“‘But, sir,’ answered I to him,” resumed Agricola, “’it is now, this very night, that you ought to act, for if these young girls should not be present to-morrow morning in the Rue Saint Francois, their interests may suffer incalculable damage. ‘I am very sorry for it,’ replied he, ’but I cannot, upon your simple declaration, or that of your father, who—like yourself—is no relation or connection of these young persons, act in direct opposition to forms, which could not be set aside, even on the demand of a family. The law has its delays and its formalities, to which we are obliged to submit.’”
“Certainly!” said Dagobert. “We must submit to them, at the risk of becoming cowardly, ungrateful traitors!”
“Didst speak also of Mdlle. de Cardoville to him?” asked the work-girl.
“Yes—but he: answered me on this subject in much the same manner: ’It was very serious; there was no proof in support of my deposition. A third party had told me that Mdlle. de Cardoville affirms she was not mad; but all mad people pretend to be sane. He could not, therefore, upon my sole testimony, take upon himself to enter the house of a respectable physician. But he would report upon it, and the law would have its course—’”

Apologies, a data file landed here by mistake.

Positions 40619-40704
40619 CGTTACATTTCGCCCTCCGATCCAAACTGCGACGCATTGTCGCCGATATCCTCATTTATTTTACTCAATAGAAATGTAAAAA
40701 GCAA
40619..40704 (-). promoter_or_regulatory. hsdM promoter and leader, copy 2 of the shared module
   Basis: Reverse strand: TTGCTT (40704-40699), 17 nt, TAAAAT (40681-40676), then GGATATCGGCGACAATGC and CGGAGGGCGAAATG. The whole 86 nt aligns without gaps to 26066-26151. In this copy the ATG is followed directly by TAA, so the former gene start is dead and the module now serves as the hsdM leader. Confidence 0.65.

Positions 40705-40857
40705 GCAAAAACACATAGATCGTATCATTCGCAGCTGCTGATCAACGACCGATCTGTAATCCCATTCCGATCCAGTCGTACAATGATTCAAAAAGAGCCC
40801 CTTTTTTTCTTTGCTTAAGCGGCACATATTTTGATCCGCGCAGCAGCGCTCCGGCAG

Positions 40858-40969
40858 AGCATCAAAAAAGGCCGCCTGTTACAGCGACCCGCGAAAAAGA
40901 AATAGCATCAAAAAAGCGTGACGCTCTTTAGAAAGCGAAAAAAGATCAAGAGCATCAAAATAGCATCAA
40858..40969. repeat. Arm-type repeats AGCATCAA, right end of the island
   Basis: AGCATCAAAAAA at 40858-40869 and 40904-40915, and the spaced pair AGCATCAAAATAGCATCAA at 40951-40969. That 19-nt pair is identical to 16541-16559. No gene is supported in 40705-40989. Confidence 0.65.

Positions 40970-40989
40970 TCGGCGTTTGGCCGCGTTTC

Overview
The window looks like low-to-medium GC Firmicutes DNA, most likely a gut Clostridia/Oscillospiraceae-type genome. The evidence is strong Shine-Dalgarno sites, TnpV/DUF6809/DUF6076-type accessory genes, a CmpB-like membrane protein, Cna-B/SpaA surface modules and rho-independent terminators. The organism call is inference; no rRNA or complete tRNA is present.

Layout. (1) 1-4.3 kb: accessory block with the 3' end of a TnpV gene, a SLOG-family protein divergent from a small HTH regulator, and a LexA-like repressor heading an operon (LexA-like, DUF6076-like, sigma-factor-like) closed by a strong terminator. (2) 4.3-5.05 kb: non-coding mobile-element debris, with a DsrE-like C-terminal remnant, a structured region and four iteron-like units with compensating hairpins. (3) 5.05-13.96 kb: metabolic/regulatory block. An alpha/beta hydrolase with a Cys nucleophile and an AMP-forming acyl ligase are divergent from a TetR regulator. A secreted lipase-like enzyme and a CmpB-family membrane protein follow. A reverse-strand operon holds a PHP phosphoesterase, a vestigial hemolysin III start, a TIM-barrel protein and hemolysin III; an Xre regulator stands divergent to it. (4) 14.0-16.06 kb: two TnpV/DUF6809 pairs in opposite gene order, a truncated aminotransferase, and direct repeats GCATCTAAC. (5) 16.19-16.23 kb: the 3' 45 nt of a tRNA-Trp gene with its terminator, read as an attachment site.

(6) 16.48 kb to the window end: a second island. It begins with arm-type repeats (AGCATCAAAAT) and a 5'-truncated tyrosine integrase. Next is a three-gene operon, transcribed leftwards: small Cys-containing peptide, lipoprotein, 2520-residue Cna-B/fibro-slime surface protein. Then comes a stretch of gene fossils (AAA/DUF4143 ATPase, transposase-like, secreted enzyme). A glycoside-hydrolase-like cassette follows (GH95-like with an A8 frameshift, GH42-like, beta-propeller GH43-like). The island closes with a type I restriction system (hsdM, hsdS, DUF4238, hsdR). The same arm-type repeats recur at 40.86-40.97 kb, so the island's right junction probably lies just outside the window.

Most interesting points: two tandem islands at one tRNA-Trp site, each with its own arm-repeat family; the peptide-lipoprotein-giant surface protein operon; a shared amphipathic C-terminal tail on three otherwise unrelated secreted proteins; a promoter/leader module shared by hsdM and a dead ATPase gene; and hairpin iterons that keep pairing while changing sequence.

“When I wished to act just now for myself,” said Dagobert, “did I not forsee all this? And yet I was weak enough to listen to you.”
“But, father, what you wished to attempt was impossible, and you agreed that it would expose you to far too dangerous consequences.”
“So,” resumed the soldier, without answering his son, “they told you in plain terms, that we must not think of obtaining legally the release of Rose and Blanche this evening or even to-morrow morning?”
“Yes, father. In the eyes of the law, there is no special urgency. The question may not be decided for two or three days.”
“That is all I wished to know,” said Dagobert, rising and walking up and down the room.
“And yet,” resumed his son, “I did not consider myself beaten. In despair, but believing that justice could not remain deaf to such equitable claims, I ran to the Palais de Justice, hoping to find there a judge, a magistrate who would receive my complaint, and act upon it.”
“Well?” said the soldier, stopping him.
“I was told that the courts shut every day at five o’clock, and do not open again til ten in the morning. Thinking of your despair, and of the position of poor Mdlle. de Cardoville, I determined to make one more attempt. I entered a guard-house of troops of the line, commanded by a lieutenant. I told him all. He saw that I was so much moved, and I spoke with such warmth and conviction, that he became interested. —’Lieutenant,’ said I to him, ’grant me one favor; let a petty officer and two soldiers go to the convent to obtain a legal entrance. Let them ask to see the daughters of Marshal Simon, and learn whether it is their choice to remain, or return to my father, who brought them from Russia. You will then see if they are not detained against their will—’”